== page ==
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Project Help and Ideas » Build my own USB to serial converter to use with Nerdkit

August 02, 2015
by hacker
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Unfortunately I lost the USB to serial cable that came with my Nerdkit. I have been holding on to it for a couple of years until my son was old enough to put it together, and now I can't order spare parts. I have seen a couple of postings about how to adapt a PL2303 USB to Serial cable for use with the Nerdkit, but it wasn't enough information for me. Would anyone be able to explain what I need to buy, and how to wire it up?

August 02, 2015
by JKITSON
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Hi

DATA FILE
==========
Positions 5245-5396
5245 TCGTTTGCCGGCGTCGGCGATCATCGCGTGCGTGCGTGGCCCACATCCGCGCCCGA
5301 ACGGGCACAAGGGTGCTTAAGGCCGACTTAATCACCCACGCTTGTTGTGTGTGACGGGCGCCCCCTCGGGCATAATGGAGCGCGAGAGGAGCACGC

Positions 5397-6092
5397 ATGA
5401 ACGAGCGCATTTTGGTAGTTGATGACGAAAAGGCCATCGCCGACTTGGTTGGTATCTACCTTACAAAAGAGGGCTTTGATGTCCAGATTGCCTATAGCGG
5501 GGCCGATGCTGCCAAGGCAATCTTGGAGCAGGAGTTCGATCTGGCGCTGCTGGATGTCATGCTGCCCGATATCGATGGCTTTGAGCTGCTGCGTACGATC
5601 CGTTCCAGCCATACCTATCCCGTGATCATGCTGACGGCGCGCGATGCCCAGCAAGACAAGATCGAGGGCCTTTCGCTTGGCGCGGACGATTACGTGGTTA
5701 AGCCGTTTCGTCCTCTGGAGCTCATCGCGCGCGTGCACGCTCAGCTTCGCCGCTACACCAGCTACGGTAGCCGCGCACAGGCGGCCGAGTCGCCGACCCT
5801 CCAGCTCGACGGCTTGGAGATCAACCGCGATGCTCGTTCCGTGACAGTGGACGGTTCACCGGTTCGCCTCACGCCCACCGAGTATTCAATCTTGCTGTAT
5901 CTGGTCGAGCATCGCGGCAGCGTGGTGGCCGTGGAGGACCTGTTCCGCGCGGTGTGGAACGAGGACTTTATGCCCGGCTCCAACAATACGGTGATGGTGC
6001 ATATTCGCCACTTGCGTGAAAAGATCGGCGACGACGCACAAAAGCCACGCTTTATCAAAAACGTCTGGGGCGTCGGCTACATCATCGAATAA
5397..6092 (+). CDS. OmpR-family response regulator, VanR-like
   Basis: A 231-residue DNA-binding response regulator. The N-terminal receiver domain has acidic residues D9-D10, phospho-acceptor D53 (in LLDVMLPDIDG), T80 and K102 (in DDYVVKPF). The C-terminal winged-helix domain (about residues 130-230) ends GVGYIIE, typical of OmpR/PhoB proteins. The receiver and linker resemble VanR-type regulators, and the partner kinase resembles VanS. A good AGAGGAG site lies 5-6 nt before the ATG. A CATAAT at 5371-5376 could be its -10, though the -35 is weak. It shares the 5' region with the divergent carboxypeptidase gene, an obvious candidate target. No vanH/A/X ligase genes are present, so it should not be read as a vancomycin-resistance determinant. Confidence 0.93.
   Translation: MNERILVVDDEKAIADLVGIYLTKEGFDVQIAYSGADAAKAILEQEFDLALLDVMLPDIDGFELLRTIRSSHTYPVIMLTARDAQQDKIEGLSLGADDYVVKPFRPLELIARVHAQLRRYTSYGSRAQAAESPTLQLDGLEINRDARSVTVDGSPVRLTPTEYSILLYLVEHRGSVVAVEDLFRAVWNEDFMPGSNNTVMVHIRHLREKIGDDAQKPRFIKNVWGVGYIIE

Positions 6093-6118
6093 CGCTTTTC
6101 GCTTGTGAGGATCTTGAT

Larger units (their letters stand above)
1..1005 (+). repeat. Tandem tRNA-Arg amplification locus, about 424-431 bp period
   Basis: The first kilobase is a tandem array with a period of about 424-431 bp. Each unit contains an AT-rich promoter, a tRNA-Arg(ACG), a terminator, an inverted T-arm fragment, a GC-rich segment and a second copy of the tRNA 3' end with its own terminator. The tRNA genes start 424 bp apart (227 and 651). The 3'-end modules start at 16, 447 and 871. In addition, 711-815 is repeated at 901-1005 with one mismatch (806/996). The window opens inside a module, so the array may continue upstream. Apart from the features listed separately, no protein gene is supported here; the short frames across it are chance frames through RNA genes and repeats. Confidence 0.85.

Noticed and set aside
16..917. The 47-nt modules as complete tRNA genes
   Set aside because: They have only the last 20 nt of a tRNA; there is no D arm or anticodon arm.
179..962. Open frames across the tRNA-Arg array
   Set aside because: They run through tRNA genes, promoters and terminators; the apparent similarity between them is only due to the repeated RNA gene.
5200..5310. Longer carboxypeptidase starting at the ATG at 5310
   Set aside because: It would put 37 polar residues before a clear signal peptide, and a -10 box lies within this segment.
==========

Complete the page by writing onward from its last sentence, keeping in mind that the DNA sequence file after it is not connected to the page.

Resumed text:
I will dig my cable out and see what info I can come up with. I will be Monday eve or Tue but I will try. I think Rick or Bobba Mosfet could do much better than me. They should pick up on this thread..

Jim Kitson

August 03, 2015
by Rick_S
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This FTDI Cable at Sparkfun would work just fine. All you would need to get then would be some male to male jumpers or just use the hookup wire you got with your nerdkit.

To wire it to your nerdkit, you would connect the Black wire to the GND rail (blue rail on the breadboard), connect the Red wire to the +5v rail (Red rail on the breadboard), connect the Orange wire to the MCU pin 2 (row 12 on the breadboard if the chip is placed as per the nerdkit guide), and the Yellow wire to the MCU pin 3 (row 13 on the breadboard if the chip is placed as per the nerdkit guide).